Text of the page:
MPA in Environmental Science and Policy (MPA-ESP) faculty member Rohit “Rit” Aggarwala works on cities, transportation, and the environment, from the perspectives of formal public official, policy expert, and historian. In addition to his position at the School of International and Public Affairs (SIPA), Rit is the Special Advisor to the Chair of the C40 Cities Climate Leadership Group, co-chair of the Fourth Regional Plan of the Regional Plan Association of New York, and leads environmental programs for Bloomberg Philanthropies. Prior to his role in C40 Cities, Rit was the Director of Long-Term Planning and Sustainability for the City of New York from 2006 to 2010. This semester, Rit is teaching Politics and Policy of Urban Sustainability, an ESP course that focuses on what the “city” is, politics and the policy of sustainability in the municipal context.
1. Why did you choose to teach at Columbia in the MPA in Environmental Science and Policy (MPA-ESP) Program?
Since I did both my undergrad and my graduate work at Columbia, this is very much my academic home, and it is good to be back. But aside from the personal connection, there’s nowhere better to work on issues of urban sustainability than a university that offers the sustainability expertise of the Earth Institute and a location in the world’s greatest city.
2. What is new in the field of urban sustainability?
Urban sustainability is entering a new phase, one of mainstreaming. Before the failed Copenhagen climate summit in 2009, the attention of sustainability research, advocacy, and policy was mainly at the nation-state; since then, the world has recognized cities as the location of greatest hope. At the same time, urban sustainability policies are no longer new; it’s time for more critical analysis of how the shiny new ideas of a decade ago have performed. For the same reason, we’re seeing the beginning of a convergence around a suite of standard policies and programs that more and more cities will adopt – bike sharing, bus rapid transit, recycling and composting, and so on. This means that a key area of focus in the near term will be standardization and refinement rather than bold innovation. In terms of climate change, resilience is gaining at least an equal priority to emissions reductions, and the concept of the community carbon inventory is going to be superseded by a consumption-based approach that includes lifecycle carbon footprints. It’s an exciting field at an exciting time.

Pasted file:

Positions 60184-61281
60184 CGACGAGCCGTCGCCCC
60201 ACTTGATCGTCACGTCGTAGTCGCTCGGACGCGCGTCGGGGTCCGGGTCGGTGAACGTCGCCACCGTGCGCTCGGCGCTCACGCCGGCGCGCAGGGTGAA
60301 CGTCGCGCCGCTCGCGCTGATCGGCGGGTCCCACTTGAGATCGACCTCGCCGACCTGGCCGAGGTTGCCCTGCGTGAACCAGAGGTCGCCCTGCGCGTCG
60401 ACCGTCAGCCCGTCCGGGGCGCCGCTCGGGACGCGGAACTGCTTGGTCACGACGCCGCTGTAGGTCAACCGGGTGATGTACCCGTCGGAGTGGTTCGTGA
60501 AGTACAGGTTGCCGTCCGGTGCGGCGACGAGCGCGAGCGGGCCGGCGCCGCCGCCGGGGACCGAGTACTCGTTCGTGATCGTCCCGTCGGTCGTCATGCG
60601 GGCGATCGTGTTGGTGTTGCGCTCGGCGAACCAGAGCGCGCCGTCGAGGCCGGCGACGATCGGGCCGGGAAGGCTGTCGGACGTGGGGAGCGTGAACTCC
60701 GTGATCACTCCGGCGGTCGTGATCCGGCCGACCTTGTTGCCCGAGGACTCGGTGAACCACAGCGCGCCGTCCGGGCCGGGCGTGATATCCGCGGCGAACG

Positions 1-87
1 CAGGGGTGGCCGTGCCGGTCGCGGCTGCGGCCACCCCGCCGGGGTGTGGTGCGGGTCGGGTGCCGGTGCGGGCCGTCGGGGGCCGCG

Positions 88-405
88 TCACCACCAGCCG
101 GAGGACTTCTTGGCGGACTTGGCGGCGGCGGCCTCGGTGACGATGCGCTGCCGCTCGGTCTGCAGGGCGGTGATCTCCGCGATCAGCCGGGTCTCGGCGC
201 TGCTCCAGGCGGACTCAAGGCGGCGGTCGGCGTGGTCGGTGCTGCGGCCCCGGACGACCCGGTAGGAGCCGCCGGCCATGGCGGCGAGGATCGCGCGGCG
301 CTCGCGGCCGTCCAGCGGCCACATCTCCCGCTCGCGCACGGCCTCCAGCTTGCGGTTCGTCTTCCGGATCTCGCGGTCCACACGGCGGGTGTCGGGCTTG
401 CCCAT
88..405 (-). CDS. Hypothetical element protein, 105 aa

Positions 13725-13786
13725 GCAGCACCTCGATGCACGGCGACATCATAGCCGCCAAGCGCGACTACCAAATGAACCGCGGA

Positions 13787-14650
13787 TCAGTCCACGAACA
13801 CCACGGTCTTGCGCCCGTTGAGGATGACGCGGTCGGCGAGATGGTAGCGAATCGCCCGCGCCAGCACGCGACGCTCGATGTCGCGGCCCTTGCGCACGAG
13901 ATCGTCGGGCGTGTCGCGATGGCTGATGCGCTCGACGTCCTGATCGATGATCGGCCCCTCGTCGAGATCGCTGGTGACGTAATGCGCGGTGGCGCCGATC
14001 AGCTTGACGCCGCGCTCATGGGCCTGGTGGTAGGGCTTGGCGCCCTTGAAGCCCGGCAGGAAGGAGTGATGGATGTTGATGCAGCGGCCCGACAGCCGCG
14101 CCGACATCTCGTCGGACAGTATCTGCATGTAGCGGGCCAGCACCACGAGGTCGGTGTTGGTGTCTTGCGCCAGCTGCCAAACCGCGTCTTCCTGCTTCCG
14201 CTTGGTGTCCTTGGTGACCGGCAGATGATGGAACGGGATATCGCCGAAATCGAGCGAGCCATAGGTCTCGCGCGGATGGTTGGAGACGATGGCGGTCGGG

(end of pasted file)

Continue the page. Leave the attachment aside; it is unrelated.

3. What course do you teach and why do you think that it is important to the field of sustainability?
My current course is the Politics and Policy of Urban Sustainability. My objective with the course is to offer students a broad perspective – including a lot of history – on what the city is, and the kinds of tools that sustainability policy inevitably uses. With this class, I don’t try to give a checklist or a set of current practices, but rather the kind of perspective that I hope will equip students to be smart, effective, and wise policymakers and advocates. I often think too many sustainability experts know the details of what specific things need to be done but don’t have the broader awareness to see how to get them done.